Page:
Image: Norman Mailer
Paris Review: You know, Thackeray says at one point that the novelist knows everything. He is like God, and this may be why he could write in the third person.
Norman Mailer: God can write in the third person only so long as He understands His world. But if the world becomes contradictory or incomprehensible to Him, then God begins to grow concerned with His own nature. It’s either that, or borrow notions from other Gods. Paris Review Interviews Norman Mailer, 1964
AMY GOODMAN: I asked Norman Mailer about his thoughts on this lead-up to the November election.
NORMAN MAILER: The people who are, who hate Bush, like myself, are heating up one end of the stick. We're getting it red hot, but we're not reaching the middle at all. ... and my argument is that unless Kerry is elected and God knows Kerry is not Jesus Christ nor is he Joan of Arc, he's a man slightly to the left of the middle, who will play with the corporations and work with them. But nonetheless, he will have to have more of an open ear to us than the Bushies. So, our first need at this point is not to keep heating one end of the stick, it's to reach the middle. It's to reach those conservatives who don't know what we're talking about. The immediate need is to defeat Bush. ... Democracy Now! Interviews Norman Mailer, August 2004
Kulchur Update: Remarks on the Life & Work of Norman Mailer
By Richard Power
I understand the life and work of Norman Mailer better than most people; certainly better than the literary critics who will shape the "conventional wisdom" on his legacy.
Like Bob Dylan's, Mailer's voice has been with me since my adolescence -- in the early years, speaking for me, sometimes articulating what I did not yet have the strength to articulate, and in later years, speaking to me, often warning me of some inner turmoil or silent loss lurking just around the next bend in time.
Now Mailer has abandoned the mortal coil in his eighties. Dylan is in his sixties. I am in my fifties.
Here is some of what important to know about Mailer's life and work:
The Great American Novel has many strains, e.g., the Thomas Pynchon strain, the Ernest Hemingway strain, the Toni Morrison strain, etc.
Mailer evolved out of the Hemingway strain, but Mailer's challenge was not to write the Great American Novel, the ones he could have written had already been written by Hemingway. What Mailer did was to turn Hemingway inside out.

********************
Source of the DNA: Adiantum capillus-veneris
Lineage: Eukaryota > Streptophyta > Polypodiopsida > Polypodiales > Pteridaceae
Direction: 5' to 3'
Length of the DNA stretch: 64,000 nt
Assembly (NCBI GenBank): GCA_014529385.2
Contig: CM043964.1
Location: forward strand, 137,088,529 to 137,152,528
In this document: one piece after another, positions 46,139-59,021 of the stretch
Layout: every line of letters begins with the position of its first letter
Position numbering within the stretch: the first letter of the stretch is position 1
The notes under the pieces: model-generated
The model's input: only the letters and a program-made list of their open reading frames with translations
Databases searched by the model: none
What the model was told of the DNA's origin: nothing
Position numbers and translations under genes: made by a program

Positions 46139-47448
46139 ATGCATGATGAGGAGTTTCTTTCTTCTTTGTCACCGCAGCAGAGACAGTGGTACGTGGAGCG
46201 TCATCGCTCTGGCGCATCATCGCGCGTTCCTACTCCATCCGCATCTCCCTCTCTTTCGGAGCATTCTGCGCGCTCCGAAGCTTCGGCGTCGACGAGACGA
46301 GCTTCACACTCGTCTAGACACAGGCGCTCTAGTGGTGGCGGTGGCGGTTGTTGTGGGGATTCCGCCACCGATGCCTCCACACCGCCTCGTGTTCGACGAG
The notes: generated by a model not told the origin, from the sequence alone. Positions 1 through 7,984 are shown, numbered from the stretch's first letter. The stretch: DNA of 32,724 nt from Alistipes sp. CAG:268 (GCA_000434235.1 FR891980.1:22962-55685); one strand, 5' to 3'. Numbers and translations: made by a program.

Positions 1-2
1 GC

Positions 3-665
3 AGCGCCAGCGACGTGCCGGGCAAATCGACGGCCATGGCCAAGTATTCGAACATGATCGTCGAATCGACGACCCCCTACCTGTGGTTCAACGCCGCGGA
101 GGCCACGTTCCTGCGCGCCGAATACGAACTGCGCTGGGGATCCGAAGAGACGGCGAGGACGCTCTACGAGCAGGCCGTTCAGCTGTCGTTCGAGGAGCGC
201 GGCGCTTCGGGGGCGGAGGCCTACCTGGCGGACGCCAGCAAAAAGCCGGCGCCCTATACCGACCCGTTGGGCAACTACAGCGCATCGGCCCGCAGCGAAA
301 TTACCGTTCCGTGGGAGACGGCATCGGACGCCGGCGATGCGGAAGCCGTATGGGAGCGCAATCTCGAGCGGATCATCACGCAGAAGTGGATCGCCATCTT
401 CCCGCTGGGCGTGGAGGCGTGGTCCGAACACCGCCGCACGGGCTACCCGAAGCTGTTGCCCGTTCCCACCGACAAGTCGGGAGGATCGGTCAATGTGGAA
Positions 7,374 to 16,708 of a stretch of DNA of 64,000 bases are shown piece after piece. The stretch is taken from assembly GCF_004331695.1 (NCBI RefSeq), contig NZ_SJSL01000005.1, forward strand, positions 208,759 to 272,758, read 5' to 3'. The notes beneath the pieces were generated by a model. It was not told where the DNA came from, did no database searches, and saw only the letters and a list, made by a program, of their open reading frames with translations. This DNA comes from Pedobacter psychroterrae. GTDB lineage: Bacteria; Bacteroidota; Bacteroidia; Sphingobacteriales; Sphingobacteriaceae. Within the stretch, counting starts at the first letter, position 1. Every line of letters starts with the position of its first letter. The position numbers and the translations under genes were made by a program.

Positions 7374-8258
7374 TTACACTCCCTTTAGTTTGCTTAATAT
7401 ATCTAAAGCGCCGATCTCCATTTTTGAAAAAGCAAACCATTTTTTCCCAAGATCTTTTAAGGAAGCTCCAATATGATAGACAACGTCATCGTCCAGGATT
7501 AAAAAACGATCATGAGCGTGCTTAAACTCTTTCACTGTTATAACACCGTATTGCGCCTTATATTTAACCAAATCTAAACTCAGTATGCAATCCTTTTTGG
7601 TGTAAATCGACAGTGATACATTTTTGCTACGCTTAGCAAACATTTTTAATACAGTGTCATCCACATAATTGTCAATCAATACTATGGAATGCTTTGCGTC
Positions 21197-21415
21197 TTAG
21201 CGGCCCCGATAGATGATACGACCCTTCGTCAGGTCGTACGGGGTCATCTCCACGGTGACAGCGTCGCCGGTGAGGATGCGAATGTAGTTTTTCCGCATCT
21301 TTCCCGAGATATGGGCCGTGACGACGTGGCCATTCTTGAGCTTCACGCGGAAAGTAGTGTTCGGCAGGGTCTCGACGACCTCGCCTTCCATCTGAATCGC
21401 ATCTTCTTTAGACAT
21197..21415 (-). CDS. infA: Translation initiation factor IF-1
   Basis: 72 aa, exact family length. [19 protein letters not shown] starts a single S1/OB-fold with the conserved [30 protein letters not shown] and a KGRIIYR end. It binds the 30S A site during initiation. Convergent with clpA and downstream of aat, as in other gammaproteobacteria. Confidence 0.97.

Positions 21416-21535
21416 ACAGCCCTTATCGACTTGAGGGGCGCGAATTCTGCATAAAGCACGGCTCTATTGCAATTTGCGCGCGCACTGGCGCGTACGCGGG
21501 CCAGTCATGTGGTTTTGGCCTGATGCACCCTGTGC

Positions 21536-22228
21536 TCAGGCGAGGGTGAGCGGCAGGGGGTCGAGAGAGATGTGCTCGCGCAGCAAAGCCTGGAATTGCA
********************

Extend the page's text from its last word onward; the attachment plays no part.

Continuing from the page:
Hemingway brought journalism into the novel, Mailer brought the novel into journalism.
Hemingway's novel as journalism belonged to the industrial age, it was retrospective, it delivered the world to you, between its covers, imbued with some redeeming meaning.
Mailer's early novels (e.g., "Naked and the Dead" and "Barbary Shore") constitute a homage to the tradition in which he was suckled.
Mailer's journalism as novel belonged to the era of transition from the industrial age to the information age. The work he produced at the height of his power (e.g., "Armies of the Night", "The Fight" and "Executioner's Song") delivered the world in real-time instead of retrospection, and imbued it with meaning improvised in the moment, like some Eric Dolphy solo.
In "The Fight", Mailer wrote of Muhammed Ali: "There is always a shock in seeing him again. Not live as in television but standing before you, looking his best. Then the World's Greatest Athlete is in danger of being our most beautiful man and the vocabulary of Camp is doomed to appear. Women draw an audible breath. Men look down. They are reminded again of their lack of worth. If Ali never opened his mouth to quiver the jellies of public opinion, he would still inspire love and hate. For he is the Prince of Heaven - so says the silence around his body when he is luminous."
Aesthetically, Hemingway's prose is like a Man Ray nude, i.e., its great power comes from its starkness and its immediacy.
Mailer's prose is like Picasso's Maids of Avignon, its great power comes from its flamboyance and impulsiveness.
And, yes, like Hemingway's life, Mailer's life highlighted how the worst in a man's personality can sometimes be inextricably bound up with the best in his work.
Here are the opening paragraphs from two of my favorite Mailer works, the novel "An American Dream" and the biography "Picasso: Portrait of Picasso as a Young Man" --
"I met Jack Kennedy in November, 1946. We were both war heroes, and both of us had just been elected to Congress. We went out on a double daue and it turned out to be a fair evening for me. I seduced a girl who would have been bored by a diamond as big as the Ritz."
"Picasso, delivered at 11:15 p.m. in the city of Malaga, October 25, 1881, came out stillborn. He did not breathe; neither did he cry. The midwife gave up and turned to the mother. If it had not been for the presence of his uncle, Dr. Salvador Ruiz, the infant might never have come to life. Don Salvador, however, leaned over the stillbirth and exhaled cigar smoke into its nostrils. Picasso stirred. Picasso screamed. A genius came to life. His first breath must have entered on a rush of smoke, searing to the throat, scorching to the lungs, and laced with the stimulants of nicotine. It is not unfair to say that the harsh spirit of tobacco is seldom absent from his work."
Norman Mailer, Ernest Hemingway, Pablo Picasso, Man Ray, Literature, Culture, Bob Dylan, Richard Power, Words of Power